Judge Clark Douglas wrote this review in real time.
An overlong bore or a compelling masterpiece?
"A bag of potatoes, please."
Facts of the Case
Jeanne Dielman (Delphine Seyrig, Last Year at Marienbad) is a French woman whose life seems to be ordinary for the most part. She is a single mother to a teenage son (Jan Decorte). Over the course of the film's 201-minute running time, we watch Jeanne as she cleans, cooks, and does other assorted things around the house. Every afternoon, a man comes over and pays Jeanne a small fee for sexual services. After the man leaves, she takes a bath, tidies up, and cooks dinner as she waits for her son to get home. After a few days of this, Jeanne does something shocking. What was the inspiration for her actions? Are the clues contained in what we have just seen?
I have always been somewhat amused/bothered by the odd manner in which cinema fudges with time. It is not at all uncommon for a man to sit down at a dinner table with a declaration like, "I only have a half-hour," only to get up and leave some three minutes later. We're supposed to accept it because that's how things work. Whenever a film actually does occur in real time, it's usually because we're watching some sort of high-octane gimmicky thriller like Phone Booth, Nick of Time, or 88 Minutes. Chantal Akerman's unusual (and unusually titled) Jeanne Dielman 23, quai du Commerce 1080 Bruxelles vigorously defies such standard practices, offering an occasionally patience-testing series of domestic activities in real time. If you think that sounds horribly dull, I don't blame you. I feared the same thing before actually seeing the film. It does take some time and patience, but the observant viewer will be rewarded with a genuine masterpiece of cinematic form.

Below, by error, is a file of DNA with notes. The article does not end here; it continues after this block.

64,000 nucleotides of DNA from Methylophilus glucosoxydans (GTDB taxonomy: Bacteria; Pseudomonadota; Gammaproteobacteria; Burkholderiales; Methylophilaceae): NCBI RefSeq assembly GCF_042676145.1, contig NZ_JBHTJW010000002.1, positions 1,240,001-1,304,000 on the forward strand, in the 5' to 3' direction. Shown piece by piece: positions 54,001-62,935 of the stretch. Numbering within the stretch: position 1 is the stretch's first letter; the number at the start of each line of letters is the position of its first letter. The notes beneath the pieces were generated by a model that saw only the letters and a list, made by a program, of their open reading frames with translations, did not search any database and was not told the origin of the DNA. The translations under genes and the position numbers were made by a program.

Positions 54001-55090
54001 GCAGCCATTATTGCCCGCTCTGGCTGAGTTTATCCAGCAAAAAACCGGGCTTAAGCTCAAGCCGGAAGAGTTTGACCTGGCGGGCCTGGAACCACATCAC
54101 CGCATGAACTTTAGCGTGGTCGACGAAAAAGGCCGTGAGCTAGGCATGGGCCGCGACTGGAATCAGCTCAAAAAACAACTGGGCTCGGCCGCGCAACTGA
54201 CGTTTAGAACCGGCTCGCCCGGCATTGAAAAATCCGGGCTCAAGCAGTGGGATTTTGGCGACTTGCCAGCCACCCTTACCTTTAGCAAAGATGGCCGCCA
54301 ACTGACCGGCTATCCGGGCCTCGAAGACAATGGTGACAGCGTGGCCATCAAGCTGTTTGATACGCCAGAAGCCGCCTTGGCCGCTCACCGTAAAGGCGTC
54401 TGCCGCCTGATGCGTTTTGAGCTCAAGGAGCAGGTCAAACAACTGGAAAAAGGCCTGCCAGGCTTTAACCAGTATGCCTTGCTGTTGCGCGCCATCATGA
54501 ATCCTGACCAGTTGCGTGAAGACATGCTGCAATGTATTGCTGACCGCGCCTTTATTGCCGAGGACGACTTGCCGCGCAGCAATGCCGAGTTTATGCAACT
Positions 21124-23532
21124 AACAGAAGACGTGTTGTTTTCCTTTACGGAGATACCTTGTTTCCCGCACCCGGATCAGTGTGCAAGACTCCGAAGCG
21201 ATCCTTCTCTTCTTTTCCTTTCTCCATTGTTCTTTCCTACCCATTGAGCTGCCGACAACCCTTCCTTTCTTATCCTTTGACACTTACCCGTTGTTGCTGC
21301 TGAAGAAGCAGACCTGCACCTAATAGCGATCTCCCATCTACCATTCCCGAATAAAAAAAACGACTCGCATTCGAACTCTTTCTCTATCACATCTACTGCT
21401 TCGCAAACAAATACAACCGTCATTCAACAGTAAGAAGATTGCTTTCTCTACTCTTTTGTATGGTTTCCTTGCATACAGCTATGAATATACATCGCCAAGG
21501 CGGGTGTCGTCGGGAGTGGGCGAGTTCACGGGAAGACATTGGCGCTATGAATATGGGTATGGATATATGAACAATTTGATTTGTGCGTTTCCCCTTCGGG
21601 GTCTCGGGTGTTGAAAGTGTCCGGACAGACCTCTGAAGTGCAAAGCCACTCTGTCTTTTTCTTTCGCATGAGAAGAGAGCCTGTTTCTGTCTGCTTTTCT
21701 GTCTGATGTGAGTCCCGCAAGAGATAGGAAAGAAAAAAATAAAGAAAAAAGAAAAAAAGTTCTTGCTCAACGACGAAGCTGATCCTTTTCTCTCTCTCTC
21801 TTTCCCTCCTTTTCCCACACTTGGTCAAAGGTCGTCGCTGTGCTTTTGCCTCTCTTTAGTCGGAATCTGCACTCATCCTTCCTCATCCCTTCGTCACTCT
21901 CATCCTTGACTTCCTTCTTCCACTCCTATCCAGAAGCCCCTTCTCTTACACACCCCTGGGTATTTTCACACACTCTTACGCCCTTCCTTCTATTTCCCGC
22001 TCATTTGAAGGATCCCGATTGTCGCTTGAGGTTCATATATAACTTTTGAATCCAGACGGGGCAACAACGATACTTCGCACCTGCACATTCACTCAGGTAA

At first it seems as if the film is attempting to hide anything genuinely substantial or revealing about Jeanne to us. As the film opens, we see her escort a man back to her bedroom and shut the door. One cut later, and she is politely escorting the man out. He tips his hat and tells her that he will see her at the same time next week. She nods and smiles, then goes about her routine. We watch her take a bath. It is not the sort of bath we are used to seeing in the movies, considering that its primary purpose seems to have something to do with cleanliness. Jeanne dresses and begins to make dinner. Most films would let us watch her begin to fill a pot with water and then cut away to the next thing. Here, we keep watching every little detail until the meal is ready. There is no underscore to provide us with emotions or light entertainment, no conversation to focus on…just a woman cooking.
Jeanne's son arrives, and they begin to have a discussion at the dinner table. Perhaps we will learn something now. We do hear a bit about Jeanne's past, but nothing particularly substantial. She reads a rambling letter from a relative, and helps her son with his homework. Her relationship with him is the sort of relationship that you might expect a mother and her teenage son to have. He is somewhat cocky, know-it-all-ish, and moody, while she is ceaselessly helpful and loving, looking out for his every need. She cleans his room, scrubs his shoes, and prepares his lunch for school. All of these actions are given that same aforementioned level of intense attention, going all the way up to the point where most of us would normally start losing interest and then continuing to run until we come back around and get interested again. Only then does it cut away to something else.